As you might suspect, many are in need of some melatonin support!
8.) Glutathione – The Master Antioxidant and Immune Balancer
Glutathione is the master antioxidant made naturally by the body – and is one of the most important protective molecules for normal physiology. Chronic inflammation, infection, poor nutrition, and genetic tendencies trigger a need for more glutathione in the body.
To maximize glutathione status, one may look to reduce toxic exposures in their diet, relationships, and environment, but also support nutritionally with compounds such as with N-acetyl-cysteine (NAC), and L-glycine.
N-Acetylcysteine (NAC) – Has a real kNACk for boosting glutathione
L-cysteine is an amino acid that is required most for the natural production of glutathione. When making glutathione, your body will run out of L-cysteine first. NAC provides dietary cysteine – but also has a number of wonderful functions for the body, immune system, and brain, while also supporting glutathione production.
See my overview of NAC benefits for a more complete discussion of the many immune benefits of N-acetylcysteine.
When supplementing with NAC – I use my own NAC 500mg – N-Acetyl Cysteine by Doctor Alex Supplements. For an alternative brand option, the best cost per dose that I carry is NAC from Integrative Therapeutics.
Alpha-Lipoic Acid (ALA) – Alpha dog for multiplying immune support efforts…
Alpha-Lipoic acid is a powerful supplement that is an antioxidant, supports blood sugar balance, nervous system health, supports activity of other antioxidant compounds, and also helps the body recycle its existing stores of gluathione.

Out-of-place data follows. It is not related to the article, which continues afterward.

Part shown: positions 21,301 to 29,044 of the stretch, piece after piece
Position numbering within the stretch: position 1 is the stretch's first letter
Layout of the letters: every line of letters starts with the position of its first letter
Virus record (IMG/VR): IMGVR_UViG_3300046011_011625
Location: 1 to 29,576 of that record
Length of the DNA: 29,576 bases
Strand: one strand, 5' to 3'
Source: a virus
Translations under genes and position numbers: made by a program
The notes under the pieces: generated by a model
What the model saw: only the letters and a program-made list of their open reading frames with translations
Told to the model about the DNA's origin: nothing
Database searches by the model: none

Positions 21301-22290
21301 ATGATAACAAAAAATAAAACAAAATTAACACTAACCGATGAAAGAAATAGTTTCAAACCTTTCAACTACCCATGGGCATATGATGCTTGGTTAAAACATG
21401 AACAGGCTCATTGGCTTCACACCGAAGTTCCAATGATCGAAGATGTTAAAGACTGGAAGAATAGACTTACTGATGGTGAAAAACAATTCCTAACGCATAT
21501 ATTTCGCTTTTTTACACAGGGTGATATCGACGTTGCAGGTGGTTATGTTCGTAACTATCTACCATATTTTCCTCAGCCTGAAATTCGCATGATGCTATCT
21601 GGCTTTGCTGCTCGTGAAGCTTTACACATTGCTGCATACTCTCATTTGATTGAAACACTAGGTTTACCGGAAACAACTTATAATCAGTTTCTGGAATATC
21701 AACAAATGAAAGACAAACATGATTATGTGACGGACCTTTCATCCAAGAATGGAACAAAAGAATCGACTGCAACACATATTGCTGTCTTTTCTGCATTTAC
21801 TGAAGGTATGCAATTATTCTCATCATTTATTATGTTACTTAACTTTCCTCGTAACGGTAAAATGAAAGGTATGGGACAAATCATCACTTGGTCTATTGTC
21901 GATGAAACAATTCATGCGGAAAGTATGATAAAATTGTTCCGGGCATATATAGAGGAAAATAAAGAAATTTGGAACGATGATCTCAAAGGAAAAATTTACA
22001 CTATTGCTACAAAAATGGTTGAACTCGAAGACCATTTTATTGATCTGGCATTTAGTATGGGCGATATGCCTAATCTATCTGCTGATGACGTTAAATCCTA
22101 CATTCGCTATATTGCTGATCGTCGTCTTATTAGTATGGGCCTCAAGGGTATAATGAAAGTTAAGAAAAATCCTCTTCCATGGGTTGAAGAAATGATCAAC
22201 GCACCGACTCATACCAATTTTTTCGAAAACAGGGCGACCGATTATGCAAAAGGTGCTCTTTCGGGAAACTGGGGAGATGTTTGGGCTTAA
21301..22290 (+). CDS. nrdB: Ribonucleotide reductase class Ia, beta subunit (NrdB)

Glycine – a Glutathione Precursor with Detoxification and Calming Properties
Glycine is often deficient in modern diets due to high glutamate residues in food, but also because we’re not eating the entirety of the animal when it comes to collagen peptides and bone broth.
Glycine can be directly converted into glutathione by the body. Like cysteine, it is a rate-limiting compound essential to the body’s ability to make our master antioxidant (11).
It also is responsible for “glycine conjugation” – a key phase II detoxification pathway of the body.
Glycine is helpful for relaxation, detoxification, as well as collagen production (hair, skin, nails, joint health). I take Whole Body Collagen by Designs for Health to supply collagen peptides and glycine. I commonly add collagen peptides to smoothies, post-workout drinks, and to help support amino acid balance following meat consumption which is high in methionine.
For a strict glycine supplement option, use Glycine by Douglas Labs.
High methionine intake is associated with aging and this can be balanced to a degree with glycine consumption. Normally, human diets will maintain better ratios when eating all parts of the animal including connective tissues and bone broth (high glycine content).
If just eating the muscle, methionine ratios can be too high and promote unhealthy aging. Outside of these alternative products, you can supplement with collagen or glycine to balance methionine intake and generally be sure to eat lots of vegetables with your animal protein.
The good news is you’ll be supporting glutathione production, detoxification, and soothing GABA activity as well.
9.) Systemic Enzymes – Digesters of Immune and Microbial Junk
When we think of enzymes, most of the time we think about the digestion of food. Yet, when food is not around for enzymes to work on – they can work systemically to eat up damaged proteins, old immune cells, cell debris, and more that find their way in the blood and body. This makes digestive enzymes, especially proteases, incredibly versatile (and underutilized).